Anyone looking for a little nostalgia from the 2000 Bush-vs-Gore Florida election can review last week's Democratic primary in House District 107, between South Florida incumbents John Patrick Julien and Barbara Watson.
- A razor-thin margin separating the winner from the loser? Check.
- Allegations of broken voting machines? Check.
- Dispute over absentee ballots? Check.
- A manual recount? Check.
- Lawsuit challenging the result? Coming soon.
Watson officially won the race with 50.06 percent of the vote—a 13 vote edge—but Julien said he was not planning to wave the white flag any time soon.
“I’m not conceding defeat,” said Julien, pointing out a number of voting irregularities and potential voter fraud that he says may have skewed the outcome.
First, he is alleging that election laws may have been broken by so-called “ballot-brokers” who offer to deliver absentee ballots in Florida. It's illegal for anyone to dump loads of absentee ballots at a precinct on election day.
Watson said that the absentee ballot fraud that has been in the news lately was not a problem in District 107, which covers a mostly urban section of northern Miami-Dade County.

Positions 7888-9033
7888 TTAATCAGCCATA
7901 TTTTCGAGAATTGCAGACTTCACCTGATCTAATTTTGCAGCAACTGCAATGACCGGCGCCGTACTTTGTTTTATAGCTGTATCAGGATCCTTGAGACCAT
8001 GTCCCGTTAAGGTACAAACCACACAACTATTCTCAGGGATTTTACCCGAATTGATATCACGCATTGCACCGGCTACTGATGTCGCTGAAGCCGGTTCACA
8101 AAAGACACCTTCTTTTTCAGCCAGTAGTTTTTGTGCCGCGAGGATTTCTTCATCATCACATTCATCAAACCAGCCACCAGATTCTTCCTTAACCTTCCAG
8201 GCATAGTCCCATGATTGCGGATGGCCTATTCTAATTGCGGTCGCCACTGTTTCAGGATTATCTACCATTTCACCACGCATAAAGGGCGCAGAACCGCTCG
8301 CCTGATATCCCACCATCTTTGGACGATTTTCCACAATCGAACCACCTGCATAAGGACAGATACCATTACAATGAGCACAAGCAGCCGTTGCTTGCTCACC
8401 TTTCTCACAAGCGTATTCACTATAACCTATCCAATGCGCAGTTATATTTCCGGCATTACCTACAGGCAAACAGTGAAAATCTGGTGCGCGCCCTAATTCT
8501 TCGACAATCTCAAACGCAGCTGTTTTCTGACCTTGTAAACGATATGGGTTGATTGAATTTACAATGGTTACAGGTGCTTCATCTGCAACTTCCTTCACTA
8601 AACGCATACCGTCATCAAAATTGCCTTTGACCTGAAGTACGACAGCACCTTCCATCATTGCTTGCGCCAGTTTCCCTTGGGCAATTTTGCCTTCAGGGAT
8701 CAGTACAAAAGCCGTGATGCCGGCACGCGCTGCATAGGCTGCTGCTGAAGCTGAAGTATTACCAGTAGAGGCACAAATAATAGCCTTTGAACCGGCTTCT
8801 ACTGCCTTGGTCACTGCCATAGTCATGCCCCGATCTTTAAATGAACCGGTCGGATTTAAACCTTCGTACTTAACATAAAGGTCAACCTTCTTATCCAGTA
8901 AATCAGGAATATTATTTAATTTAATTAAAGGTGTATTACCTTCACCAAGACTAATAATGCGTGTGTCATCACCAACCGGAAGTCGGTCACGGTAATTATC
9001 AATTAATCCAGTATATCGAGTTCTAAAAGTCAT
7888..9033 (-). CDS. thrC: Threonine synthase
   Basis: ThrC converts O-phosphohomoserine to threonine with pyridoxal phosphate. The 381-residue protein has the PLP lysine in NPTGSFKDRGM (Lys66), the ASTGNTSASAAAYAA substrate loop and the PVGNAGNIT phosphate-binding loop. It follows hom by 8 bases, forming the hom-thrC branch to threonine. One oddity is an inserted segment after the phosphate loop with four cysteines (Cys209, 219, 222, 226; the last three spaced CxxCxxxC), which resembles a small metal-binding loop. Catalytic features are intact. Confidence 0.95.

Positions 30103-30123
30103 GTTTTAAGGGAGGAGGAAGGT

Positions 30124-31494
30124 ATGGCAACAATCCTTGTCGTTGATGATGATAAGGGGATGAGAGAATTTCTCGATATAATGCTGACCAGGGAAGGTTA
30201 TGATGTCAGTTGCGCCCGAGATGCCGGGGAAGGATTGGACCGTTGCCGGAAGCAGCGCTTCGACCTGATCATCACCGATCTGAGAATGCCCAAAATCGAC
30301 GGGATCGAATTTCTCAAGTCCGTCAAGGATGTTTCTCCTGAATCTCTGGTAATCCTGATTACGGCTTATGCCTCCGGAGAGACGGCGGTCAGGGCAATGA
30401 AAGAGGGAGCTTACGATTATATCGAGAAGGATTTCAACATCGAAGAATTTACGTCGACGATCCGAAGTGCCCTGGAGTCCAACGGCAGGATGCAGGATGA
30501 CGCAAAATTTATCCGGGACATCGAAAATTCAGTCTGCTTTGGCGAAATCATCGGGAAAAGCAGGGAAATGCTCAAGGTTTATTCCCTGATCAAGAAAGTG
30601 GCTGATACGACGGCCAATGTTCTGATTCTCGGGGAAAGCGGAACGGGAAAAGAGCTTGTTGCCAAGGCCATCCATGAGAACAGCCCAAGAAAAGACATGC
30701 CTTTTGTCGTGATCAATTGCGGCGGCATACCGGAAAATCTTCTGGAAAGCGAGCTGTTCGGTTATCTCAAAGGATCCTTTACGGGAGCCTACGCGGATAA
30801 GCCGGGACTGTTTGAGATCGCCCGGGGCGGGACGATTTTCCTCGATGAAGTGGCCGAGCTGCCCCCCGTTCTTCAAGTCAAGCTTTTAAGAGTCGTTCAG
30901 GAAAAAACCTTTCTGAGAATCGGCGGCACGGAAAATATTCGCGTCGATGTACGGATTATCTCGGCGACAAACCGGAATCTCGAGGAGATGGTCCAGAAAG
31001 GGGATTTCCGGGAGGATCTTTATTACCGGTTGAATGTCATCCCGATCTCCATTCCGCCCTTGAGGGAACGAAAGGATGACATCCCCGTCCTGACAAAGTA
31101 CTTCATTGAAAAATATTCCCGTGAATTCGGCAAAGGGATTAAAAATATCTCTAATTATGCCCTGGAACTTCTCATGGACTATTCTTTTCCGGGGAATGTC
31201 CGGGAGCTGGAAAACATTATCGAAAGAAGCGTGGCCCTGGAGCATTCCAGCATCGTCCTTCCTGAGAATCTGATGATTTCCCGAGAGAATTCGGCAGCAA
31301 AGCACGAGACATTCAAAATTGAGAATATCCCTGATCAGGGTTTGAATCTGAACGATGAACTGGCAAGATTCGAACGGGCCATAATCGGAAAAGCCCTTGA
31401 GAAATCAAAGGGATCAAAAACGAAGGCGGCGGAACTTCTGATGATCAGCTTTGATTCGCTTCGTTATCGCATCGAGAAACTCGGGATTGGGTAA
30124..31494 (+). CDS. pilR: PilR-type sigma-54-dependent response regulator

The state attorney’s office said it was reviewing Julien’s complaint.
But Julien claims other voting irregularities may have swung the race as well.
“In precinct 125, which is Highland Village, there are 501 registered voters,” he said. “I stood [at that precinct] for half an hour. I watched people go in and come out and many of them said they voted for me. After looking at the results, zero votes were registered in that precinct. Since this precinct is in North Miami Beach, I believe I would have gotten a large number of votes out of that precinct.”
Watson said she also visited several polling stations on election day, and noticed nothing abnormal.
“I did go out to the polls on the day of the election,” she said. “I went out to the polling sites. I saw no such incidents.”
Julien said he is compiling evidence to bring a legal challenge to the election results in the next few days, meaning the final outcome could be decided in court. If the results hold, Watson will face two write-in candidates in the November general election.
The Bush-v-Gore-ish race comes just a couple months before the presidential election, where Florida is expected to play a key role. Meanwhile, the state is gearing up to purge suspected non-citizens from the voting rolls, fighting in court over changes to the early voting program and monitoring criminal investigations into absentee ballot brokers in Hialeah.
“I have zero faith in the system right now,” Julien said.